Final Fantasy V Advance was released in 2006 and the port was handed by Tose. Tose handled all of the Final Fantasy Game Boy Advance ports. This port also features updated graphics, however they are a bit more subtle than the other ports. Four new jobs were added to this port as well. Those jobs were Gladiator, Cannoneer, Necromancer and Oracle. A new dungeon called, “The Sealed Temple” was also added to this port.

If you need a way to play Final Fantasy V, this is a solid choice. The port is handled very well, and still holds up to this day. It is also much easier to come across Game Boy Advance games than it is to come across Super Famicom games.

Pokémon Ruby Version – Metascore 82

Pokemon Ruby Version Game Boy Advance

Number nine is Pokémon Ruby Version. The standard Pokémon formula applies here. Make your way through a brand new region, discover new Pokemon and earn gym badges to eventually take on the Elite Four.

The Hoenn Region is one that is beloved by many Pokémon fans, and for very good reasons. Hoenn was based on the Japanese island of Kyushu and like Kyushu, Hoenn features smaller islands along its borders. This gave a lot of opportunity for more water type Pokémon to show up and for the player to explore along the water.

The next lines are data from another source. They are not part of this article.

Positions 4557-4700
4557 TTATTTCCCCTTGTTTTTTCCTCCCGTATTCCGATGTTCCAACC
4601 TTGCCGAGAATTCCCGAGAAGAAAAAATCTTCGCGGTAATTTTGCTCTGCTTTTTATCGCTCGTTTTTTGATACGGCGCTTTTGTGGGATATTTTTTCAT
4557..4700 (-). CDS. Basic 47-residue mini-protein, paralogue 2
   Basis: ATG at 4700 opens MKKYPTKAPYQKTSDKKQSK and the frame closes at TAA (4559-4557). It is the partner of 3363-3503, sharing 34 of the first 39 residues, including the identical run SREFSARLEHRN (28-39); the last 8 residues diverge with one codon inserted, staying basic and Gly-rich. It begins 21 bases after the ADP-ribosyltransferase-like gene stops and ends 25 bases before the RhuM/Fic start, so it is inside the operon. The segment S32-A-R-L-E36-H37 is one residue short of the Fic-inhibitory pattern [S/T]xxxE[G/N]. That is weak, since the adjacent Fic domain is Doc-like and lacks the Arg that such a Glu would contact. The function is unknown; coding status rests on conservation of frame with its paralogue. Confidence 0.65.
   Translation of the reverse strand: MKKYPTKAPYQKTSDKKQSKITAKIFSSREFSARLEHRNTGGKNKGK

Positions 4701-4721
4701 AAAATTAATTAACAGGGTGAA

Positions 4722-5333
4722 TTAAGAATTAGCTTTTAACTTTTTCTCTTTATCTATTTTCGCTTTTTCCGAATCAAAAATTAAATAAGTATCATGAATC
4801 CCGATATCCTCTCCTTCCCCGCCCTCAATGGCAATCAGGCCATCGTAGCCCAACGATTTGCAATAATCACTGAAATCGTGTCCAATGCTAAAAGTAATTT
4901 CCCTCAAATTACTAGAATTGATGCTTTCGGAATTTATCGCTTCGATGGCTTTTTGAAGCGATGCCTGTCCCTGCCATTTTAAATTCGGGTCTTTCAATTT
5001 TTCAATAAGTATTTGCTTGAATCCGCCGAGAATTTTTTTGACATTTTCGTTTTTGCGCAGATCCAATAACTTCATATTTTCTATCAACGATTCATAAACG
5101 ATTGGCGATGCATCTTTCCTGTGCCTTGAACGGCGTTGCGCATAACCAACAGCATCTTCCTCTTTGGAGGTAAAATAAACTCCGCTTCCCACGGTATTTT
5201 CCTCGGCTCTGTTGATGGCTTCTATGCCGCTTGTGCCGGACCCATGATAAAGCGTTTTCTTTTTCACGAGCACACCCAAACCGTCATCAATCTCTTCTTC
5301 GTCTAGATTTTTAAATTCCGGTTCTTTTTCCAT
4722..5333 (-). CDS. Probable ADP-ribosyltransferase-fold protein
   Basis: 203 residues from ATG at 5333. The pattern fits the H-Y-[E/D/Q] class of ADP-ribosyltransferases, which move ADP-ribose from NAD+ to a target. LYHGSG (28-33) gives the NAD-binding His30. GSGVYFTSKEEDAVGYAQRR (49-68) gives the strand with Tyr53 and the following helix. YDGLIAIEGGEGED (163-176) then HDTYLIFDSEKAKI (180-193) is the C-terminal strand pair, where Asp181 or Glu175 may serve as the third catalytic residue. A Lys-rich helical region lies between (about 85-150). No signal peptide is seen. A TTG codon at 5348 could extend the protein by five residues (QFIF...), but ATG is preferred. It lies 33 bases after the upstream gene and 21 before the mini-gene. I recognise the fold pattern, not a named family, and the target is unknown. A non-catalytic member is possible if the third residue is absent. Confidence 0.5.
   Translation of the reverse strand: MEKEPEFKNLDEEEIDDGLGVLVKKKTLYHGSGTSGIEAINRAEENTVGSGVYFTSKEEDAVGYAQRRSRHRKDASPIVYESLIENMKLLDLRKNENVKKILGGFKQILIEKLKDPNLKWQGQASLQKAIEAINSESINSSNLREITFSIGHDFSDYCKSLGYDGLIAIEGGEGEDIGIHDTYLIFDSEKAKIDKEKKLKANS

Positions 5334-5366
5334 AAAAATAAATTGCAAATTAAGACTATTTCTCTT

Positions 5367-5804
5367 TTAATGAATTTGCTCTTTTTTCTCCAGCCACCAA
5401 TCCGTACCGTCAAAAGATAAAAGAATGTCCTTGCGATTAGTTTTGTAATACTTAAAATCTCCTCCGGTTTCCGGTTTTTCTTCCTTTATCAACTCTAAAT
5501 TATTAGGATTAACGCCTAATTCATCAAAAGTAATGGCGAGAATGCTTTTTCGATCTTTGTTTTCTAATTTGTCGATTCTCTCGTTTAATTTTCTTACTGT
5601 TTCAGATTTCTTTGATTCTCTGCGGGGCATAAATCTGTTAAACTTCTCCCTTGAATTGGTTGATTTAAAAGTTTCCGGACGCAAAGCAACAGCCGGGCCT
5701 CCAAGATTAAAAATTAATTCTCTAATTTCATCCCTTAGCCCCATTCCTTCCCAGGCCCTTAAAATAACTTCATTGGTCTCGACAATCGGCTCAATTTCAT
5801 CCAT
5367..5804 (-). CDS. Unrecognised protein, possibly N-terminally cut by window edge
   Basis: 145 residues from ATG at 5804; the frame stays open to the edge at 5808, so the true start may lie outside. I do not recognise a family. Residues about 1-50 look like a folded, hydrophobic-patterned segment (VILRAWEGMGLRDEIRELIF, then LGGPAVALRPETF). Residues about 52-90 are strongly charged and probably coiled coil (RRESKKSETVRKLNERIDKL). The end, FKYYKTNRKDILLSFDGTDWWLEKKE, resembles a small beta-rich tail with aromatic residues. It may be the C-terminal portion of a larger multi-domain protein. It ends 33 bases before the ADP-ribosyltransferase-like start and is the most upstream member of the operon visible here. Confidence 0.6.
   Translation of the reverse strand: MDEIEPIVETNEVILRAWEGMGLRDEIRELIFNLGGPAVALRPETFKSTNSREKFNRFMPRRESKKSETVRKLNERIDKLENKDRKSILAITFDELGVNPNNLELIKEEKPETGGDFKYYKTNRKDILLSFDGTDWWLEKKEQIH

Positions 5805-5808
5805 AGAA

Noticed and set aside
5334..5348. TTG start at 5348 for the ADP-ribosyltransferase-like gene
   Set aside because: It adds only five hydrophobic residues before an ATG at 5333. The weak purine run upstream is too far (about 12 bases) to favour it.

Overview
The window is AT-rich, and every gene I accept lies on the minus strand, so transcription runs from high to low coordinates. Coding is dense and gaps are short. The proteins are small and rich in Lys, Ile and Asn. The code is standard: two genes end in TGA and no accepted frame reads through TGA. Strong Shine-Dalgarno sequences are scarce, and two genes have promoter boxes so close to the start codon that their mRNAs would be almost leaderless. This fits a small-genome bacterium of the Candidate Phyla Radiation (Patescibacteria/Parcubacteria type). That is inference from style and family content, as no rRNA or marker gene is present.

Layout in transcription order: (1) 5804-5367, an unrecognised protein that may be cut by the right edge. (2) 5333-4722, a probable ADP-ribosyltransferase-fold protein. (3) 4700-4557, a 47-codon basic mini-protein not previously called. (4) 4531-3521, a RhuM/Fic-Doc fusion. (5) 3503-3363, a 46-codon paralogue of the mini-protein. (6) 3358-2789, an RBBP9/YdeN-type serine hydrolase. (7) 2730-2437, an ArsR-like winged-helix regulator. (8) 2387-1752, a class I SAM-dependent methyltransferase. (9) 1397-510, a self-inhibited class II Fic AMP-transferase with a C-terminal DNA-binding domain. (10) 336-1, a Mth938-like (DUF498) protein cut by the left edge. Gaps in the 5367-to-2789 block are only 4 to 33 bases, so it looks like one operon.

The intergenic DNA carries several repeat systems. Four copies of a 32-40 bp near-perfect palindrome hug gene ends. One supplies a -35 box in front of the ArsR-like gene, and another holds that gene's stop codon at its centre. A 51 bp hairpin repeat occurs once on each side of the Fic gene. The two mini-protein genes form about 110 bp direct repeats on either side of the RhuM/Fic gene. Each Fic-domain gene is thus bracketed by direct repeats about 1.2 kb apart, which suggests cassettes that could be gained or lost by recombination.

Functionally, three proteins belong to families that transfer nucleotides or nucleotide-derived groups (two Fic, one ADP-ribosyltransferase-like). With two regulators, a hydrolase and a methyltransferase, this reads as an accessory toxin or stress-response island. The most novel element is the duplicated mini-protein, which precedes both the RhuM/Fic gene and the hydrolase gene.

You can choose between Treecko, Torchic, or Mudkip to be your starting Pokémon. From there, you’ll discover new Generation 3 Pokémon, as well as returning Pokémon. The biggest change to this Generation was the introduction to double battles. Also introduced in this Generation were Pokémon abilities and natures. This added more depth into the games and these features are still within the franchise to this day.